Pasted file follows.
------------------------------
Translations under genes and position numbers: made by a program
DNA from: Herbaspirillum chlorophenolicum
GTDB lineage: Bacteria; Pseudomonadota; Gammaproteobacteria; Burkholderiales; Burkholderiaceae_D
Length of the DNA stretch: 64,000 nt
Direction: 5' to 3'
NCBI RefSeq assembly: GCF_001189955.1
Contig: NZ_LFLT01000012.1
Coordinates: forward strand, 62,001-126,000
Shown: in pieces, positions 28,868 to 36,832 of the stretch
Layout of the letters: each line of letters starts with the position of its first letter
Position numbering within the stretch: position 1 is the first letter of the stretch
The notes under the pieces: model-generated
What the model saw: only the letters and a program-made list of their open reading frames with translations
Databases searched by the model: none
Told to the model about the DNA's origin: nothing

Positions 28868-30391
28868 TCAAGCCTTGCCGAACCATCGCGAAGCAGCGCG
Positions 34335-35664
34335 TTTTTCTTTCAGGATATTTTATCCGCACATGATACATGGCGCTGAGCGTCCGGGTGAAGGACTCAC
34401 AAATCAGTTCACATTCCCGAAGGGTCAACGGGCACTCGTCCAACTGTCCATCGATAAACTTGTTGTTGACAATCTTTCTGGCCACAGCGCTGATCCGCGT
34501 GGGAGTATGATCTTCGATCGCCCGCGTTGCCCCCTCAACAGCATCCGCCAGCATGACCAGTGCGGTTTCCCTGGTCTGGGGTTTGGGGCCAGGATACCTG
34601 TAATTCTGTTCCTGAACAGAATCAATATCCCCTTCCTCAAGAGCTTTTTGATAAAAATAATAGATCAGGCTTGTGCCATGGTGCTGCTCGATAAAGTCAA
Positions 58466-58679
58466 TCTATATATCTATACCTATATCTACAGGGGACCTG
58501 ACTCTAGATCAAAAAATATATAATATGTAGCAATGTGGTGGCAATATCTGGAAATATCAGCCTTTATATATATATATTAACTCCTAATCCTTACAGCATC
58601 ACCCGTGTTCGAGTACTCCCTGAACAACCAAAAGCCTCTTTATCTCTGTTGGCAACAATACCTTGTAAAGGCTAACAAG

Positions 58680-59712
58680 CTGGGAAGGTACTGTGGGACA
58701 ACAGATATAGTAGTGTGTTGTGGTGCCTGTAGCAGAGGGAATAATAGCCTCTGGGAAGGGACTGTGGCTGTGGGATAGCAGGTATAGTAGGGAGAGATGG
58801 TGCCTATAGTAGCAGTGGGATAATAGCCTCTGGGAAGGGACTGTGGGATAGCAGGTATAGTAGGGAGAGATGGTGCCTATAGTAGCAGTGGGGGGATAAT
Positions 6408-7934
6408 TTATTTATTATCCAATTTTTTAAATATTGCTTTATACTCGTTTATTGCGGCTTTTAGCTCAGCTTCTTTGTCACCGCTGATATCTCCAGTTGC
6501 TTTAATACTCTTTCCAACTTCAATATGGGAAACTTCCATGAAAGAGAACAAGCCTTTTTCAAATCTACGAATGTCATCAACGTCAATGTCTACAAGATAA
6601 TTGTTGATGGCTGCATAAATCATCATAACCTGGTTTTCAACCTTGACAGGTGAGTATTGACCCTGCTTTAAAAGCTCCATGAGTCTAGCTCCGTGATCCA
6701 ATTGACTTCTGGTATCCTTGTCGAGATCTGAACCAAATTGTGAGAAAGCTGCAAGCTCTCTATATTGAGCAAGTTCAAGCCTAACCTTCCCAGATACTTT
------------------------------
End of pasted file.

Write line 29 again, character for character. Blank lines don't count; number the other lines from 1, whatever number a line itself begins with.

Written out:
58701 ACAGATATAGTAGTGTGTTGTGGTGCCTGTAGCAGAGGGAATAATAGCCTCTGGGAAGGGACTGTGGCTGTGGGATAGCAGGTATAGTAGGGAGAGATGG